The last kind is harder to find, because it can be harder to do well. This is the kind where you literally ask the question, through some means or another. What question? It could be anything. This kind is the most effective if used right, but can never escape a backlash. But hey, we're writers. Isn't an emotional response what we want? Perhaps a good example would be from The Help. Skeeter's book was a direct contradiction of what the people believed, and it's shock and power freed minds from the cultural belief that the way they treated blacks was okay.

     So, what is my point here? Well, at times we have something that needs to be said, something from the third degree of lessons, that we believe and few others do, or at least a large portion don't. But you aren't likely to have more than one or two of those lessons in you, and that may not be what you want to write. So generally, you will be sticking to the first two degrees. Because the first two degrees do not depend on the beliefs that others have, they are more broad. They also can be used more than once. For example, The Giver has the same thing as The Hunger Games, but that doesn't make The Hunger Games's lesson any less compelling.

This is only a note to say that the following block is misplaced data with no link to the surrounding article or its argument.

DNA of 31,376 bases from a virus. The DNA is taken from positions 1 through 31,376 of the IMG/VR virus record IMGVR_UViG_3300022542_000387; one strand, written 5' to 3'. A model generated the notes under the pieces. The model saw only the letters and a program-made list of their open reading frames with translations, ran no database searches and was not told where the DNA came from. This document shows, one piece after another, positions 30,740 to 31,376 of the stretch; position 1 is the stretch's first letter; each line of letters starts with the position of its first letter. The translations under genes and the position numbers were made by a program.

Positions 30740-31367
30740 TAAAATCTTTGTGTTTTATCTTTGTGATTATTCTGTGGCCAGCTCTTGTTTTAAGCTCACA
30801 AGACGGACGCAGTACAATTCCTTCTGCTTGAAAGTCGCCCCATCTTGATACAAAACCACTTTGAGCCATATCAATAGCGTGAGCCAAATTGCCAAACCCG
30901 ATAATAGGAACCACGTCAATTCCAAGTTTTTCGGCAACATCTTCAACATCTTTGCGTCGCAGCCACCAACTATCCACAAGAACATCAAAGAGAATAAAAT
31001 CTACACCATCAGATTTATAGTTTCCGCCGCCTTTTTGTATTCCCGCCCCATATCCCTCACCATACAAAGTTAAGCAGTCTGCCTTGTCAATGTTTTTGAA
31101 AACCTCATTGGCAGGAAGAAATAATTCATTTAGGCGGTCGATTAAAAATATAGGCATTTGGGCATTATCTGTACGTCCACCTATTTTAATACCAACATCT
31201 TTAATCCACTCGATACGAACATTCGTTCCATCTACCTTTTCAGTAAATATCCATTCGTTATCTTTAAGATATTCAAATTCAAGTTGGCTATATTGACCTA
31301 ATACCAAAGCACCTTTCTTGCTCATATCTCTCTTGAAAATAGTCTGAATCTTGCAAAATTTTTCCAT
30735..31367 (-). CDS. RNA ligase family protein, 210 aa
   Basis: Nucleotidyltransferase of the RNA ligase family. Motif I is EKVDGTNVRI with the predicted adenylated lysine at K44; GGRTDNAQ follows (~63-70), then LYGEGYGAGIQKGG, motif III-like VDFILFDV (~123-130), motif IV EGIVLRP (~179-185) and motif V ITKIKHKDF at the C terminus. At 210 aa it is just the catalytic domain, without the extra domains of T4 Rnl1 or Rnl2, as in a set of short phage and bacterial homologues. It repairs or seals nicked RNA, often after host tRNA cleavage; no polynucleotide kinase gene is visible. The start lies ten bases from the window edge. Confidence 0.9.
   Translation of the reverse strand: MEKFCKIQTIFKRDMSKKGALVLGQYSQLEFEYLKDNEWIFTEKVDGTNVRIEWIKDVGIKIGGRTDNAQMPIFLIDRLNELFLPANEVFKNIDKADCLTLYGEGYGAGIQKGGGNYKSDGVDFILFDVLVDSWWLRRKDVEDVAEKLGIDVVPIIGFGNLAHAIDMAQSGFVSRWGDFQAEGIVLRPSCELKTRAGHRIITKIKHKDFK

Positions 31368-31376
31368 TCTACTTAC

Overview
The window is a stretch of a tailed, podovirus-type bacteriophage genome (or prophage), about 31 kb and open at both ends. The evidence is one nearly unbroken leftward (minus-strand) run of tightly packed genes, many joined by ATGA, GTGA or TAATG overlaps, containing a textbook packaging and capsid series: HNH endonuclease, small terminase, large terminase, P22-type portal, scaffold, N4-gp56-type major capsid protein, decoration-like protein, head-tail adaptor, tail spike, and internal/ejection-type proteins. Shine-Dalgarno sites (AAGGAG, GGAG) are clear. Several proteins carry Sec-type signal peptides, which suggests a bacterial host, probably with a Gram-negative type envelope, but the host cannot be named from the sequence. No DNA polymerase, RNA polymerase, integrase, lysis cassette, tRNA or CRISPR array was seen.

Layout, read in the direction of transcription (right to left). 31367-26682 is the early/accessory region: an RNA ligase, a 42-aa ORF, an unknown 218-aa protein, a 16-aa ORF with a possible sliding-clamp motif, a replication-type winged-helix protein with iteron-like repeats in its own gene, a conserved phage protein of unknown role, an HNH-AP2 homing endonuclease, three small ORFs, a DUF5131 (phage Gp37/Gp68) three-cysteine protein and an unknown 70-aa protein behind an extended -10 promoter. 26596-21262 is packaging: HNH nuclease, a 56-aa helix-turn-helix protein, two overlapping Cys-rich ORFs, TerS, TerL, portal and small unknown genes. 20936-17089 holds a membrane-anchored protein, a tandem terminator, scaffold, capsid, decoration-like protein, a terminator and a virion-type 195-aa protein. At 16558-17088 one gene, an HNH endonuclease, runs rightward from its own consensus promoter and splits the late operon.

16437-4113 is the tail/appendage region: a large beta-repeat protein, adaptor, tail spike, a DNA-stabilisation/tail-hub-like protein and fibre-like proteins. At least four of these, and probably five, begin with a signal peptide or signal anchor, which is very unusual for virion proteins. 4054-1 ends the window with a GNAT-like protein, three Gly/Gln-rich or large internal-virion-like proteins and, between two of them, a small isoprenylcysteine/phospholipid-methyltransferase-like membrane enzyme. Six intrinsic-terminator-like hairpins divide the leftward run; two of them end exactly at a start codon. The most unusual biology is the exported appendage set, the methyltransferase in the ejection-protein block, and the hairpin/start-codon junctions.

To find a good lesson, something that will challenge your reader, you will need to challenge yourself. If we don't find it challenging, how will we know it will challenge others? Is it really something worth learning, or do we already know it, like that we should respect the soldiers for their service? Some things are obvious to our society. That doesn't mean you can't show those truths, in fact if you removed all the obvious truths from your writing you would end up with a very unrealistic book. But, the important truths, the ones that we don't know at first glance, or don't think about, or don't want to think about.